(a)The offenses prescribed in subsections (1) and (2) do not apply in cases in which a person having a legal right to custody of a minor or incompetent person is the victim of any act of domestic violence, has reasonable cause to believe he or she is about to become the victim of any act of domestic violence, as defined in s. 741.28, or believes that his or her action was necessary to preserve the minor or the incompetent person from danger to his or her welfare and seeks shelter from such acts or possible acts and takes with him or her the minor or incompetent person.

(b)In order to gain the exception conferred by paragraph (a), a person who takes a minor or incompetent person under this subsection must:

1.Within 10 days after taking the minor or incompetent person, make a report to the sheriff’s office or state attorney’s office for the county in which the minor or incompetent person resided at the time he or she was taken, which report must include the name of the person taking the minor or incompetent person, the current address and telephone number of the person and minor or incompetent person, and the reasons the minor or incompetent person was taken.

2.Within a reasonable time after taking a minor, commence a custody proceeding that is consistent with the federal Parental Kidnapping Prevention Act, 28 U.S.C. s. 1738A, or the Uniform Child Custody Jurisdiction and Enforcement Act, ss. 61.501-61.542.

3.Inform the sheriff’s office or state attorney’s office for the county in which the minor or incompetent person resided at the time he or she was taken of any change of address or telephone number of the person and the minor or incompetent person.

(c)

1.The current address and telephone number of the person and the minor or incompetent person which are contained in the report made to a sheriff or state attorney under paragraph (b) are confidential and exempt from s. 119.07(1) and s. 24(a), Art. I of the State Constitution.

2.A sheriff or state attorney may allow an agency, as defined in s. 119.011, to inspect and copy records made confidential and exempt under this paragraph in the furtherance of that agency’s duties and responsibilities.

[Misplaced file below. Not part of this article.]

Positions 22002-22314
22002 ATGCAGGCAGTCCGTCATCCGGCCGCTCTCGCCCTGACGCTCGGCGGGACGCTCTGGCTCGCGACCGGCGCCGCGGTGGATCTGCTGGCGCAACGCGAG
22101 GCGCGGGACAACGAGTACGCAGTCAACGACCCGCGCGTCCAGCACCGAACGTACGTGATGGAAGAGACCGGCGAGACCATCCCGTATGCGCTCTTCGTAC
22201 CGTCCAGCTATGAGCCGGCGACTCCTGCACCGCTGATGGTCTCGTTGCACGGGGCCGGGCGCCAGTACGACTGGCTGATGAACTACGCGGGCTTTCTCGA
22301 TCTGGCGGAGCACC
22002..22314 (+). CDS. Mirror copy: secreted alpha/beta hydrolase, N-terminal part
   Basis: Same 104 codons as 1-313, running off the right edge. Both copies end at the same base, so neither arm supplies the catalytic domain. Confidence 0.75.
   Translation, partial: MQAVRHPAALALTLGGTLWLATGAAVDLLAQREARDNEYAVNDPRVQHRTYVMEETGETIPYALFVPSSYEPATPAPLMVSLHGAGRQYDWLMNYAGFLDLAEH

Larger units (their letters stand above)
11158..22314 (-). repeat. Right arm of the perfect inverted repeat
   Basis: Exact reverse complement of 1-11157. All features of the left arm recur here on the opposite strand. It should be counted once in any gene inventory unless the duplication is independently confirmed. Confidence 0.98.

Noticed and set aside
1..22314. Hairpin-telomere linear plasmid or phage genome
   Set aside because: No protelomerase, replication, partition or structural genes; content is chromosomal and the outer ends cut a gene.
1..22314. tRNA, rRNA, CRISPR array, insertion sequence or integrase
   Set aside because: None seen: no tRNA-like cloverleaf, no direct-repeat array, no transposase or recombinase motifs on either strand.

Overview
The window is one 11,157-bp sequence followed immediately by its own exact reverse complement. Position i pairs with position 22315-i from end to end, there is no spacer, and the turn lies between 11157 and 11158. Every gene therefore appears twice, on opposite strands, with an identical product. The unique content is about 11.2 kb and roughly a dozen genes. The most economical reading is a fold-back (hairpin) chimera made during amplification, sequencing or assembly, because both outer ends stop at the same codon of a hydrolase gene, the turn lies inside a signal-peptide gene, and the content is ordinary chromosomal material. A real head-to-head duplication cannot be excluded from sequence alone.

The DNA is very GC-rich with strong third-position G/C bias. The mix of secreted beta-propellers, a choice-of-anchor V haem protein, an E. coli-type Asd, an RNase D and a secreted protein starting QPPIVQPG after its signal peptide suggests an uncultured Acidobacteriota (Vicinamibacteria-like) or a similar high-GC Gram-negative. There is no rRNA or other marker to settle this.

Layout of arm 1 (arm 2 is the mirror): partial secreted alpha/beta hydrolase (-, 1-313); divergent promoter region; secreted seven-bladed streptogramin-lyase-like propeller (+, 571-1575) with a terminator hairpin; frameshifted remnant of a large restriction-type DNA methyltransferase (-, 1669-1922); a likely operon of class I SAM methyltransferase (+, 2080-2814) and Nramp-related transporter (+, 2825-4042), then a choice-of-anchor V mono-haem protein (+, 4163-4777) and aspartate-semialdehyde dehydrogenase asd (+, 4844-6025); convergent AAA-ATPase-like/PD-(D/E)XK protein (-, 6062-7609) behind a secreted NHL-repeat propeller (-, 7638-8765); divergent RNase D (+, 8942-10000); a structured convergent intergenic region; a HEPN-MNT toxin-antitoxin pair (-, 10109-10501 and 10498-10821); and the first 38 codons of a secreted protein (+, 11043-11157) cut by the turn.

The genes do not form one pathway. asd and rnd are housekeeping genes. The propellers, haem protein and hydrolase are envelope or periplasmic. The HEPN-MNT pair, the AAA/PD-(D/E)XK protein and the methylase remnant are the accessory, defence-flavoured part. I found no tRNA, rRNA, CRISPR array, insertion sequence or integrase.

3.This paragraph is subject to the Open Government Sunset Review Act in accordance with s. 119.15 and is repealed on October 2, 2011, unless reviewed and saved from repeal through reenactment by the Legislature.

History.—s. 24, ch. 74-383; s. 14, ch. 75-298; s. 1, ch. 77-174; s. 1, ch. 88-244; s. 25, ch. 94-134; s. 25, ch. 94-135; s. 1201, ch. 97-102; s. 1, ch. 2000-231; s. 1, ch. 2000-357; s. 157, ch. 2004-5; s. 1, ch. 2005-89; s. 1, ch. 2006-114; s. 1, ch. 2006-115.

 

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About Adam B. Cordover, Attorney-at-Law

Adam B. Cordover is a collaborative family law attorney and managing shareholder of The Law Firm of Adam B. Cordover, P.A. To learn more about The Law Firm of Adam B. Cordover, P.A. or to schedule a consultation, call us at 813.443.0615 or visit us online at www.abcfamilylaw.com. Attorney Adam B. Cordover is admitted to the Florida Bar and the United States District Court, Middle District of Florida. His office is located at 412 East Madison Street, Suite 824, Tampa, Florida 33602.
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2 Responses to Father Flees Florida With Child; Faces Charges of Felony Interference With Custody of Child

  1. Pingback: Father Flees Florida With Child; Faces Charges of Felony … | Child Custody Attorneys

  2. Cheryl Gowin says:

    Good post on the problems created by not following a court order.